Accessible Surface Area (ASA)

The computer program Access (B. Lee and F. M. Richards, J. Mol. Biol. 55: 379-400 (1971)) version 2 (Copyright (c) 1983 Yale University) is used to compute the accessible surface area (ASA) of the individual atoms in the structure. This method typically uses a probe-size of 1.4 Å and defines the Accessible Surface Area (ASA) as the area formed by the centre of the probe. Prior to this calculation all water molecules and all hydrogen atoms are removed from the coordinate set, as are other atoms not directly related to the protein. Alternative programs are available for computing ASA, e.g. the program Whatlf G. Vriend, J. Mol. Graph. (1990) 8, 52-56, electronically available at the WWW website at swift.embl-heidelberg.de/servers2/(R. Rodriguez et al., CABIOS (1998) 14:523-528) using the option Accessibility to calculate the accessible molecular surface.

Fractional ASA of Side Chain

The fractional ASA of the side chain atoms is computed by division of the sum of the ASA of the atoms in the side chain with a value representing the ASA of the side chain atoms of that residue type in an extended ALA-×-ALA tripeptide. See Hubbard, Campbell & Thornton (1991) J. Mol. Biol. 220,507-530. For this example the CA atom is regarded as a part of the side chain of Glycine residues but not for the remaining residues. The following table indicates the 100% ASA standard for the side chain:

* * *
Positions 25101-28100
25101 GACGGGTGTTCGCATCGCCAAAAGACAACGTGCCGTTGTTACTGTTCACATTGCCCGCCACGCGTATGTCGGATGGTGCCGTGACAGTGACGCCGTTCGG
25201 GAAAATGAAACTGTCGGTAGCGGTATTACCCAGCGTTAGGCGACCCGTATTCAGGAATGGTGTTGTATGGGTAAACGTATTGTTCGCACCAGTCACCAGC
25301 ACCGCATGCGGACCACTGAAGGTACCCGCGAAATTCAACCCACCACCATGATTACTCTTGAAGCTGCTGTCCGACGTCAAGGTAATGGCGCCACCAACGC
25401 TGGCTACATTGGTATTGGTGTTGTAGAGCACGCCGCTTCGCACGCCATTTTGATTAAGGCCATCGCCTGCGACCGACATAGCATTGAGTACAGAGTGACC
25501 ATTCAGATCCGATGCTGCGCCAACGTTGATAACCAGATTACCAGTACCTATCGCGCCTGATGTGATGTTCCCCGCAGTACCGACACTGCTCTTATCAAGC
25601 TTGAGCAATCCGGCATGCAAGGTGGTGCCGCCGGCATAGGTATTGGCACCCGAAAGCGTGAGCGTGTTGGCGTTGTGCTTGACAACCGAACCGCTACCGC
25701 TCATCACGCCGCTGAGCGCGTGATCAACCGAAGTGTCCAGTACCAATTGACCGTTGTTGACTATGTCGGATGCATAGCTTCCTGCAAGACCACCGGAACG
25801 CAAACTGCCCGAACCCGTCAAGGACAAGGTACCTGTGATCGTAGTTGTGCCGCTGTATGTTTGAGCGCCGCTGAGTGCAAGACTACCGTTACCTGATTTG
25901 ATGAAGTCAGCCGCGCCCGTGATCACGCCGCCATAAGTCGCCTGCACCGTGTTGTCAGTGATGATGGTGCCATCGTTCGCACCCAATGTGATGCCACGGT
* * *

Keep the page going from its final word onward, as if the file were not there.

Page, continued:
Ala  69.23 Å2
Arg 200.35 Å2
Asn 106.25 Å2
Asp 102.06 Å2
Cys  96.69 Å2
Gln 140.58 Å2
Glu 134.61 Å2
Gly  32.28 Å2
His 147.00 Å2
Ile 137.91 Å2
Leu 140.76 Å2
Lys 162.50 Å2
Met 156.08 Å2
Phe 163.90 Å2
Pro 119.65 Å2
Ser  78.16 Å2
Thr 101.67 Å2
Trp 210.89 Å2
Tyr 176.61 Å2
Val 114.14 Å2

Determining Surface Exposed Amino Acid Residues

The three-dimensional crystal structure of human interferon beta at 2.2 Å resolution (Karpusas et al. Proc. Nat. Acad. Sci. USA (1997) 94:11813-11818) is available from the Protein Data Bank (PDB) (Bernstein et. al., J. Mol. Biol. (1977) 112 pp. 535) and electronically available via The Research Collaboratory for Structural Bioinformatics PDB at the www website at pdb.org under accession code 1AU1. This crystal structure contains two independent molecules of human interferon beta; in this example the A molecule is used.

Surface Exposure:

Using the Whatlf program as described above the following residues were found to have zero surface accessibility for their side chain atoms (for Gly the accessibility of the CA atom is used): G7, N14, C17, L21, I44, A55, A56, T58, 159, M62, L63, L98, L122,Y125, I129, L133, A142, W143, V146, I150, N153, I157, L160, T161, and L164.

Fractional Surface Exposure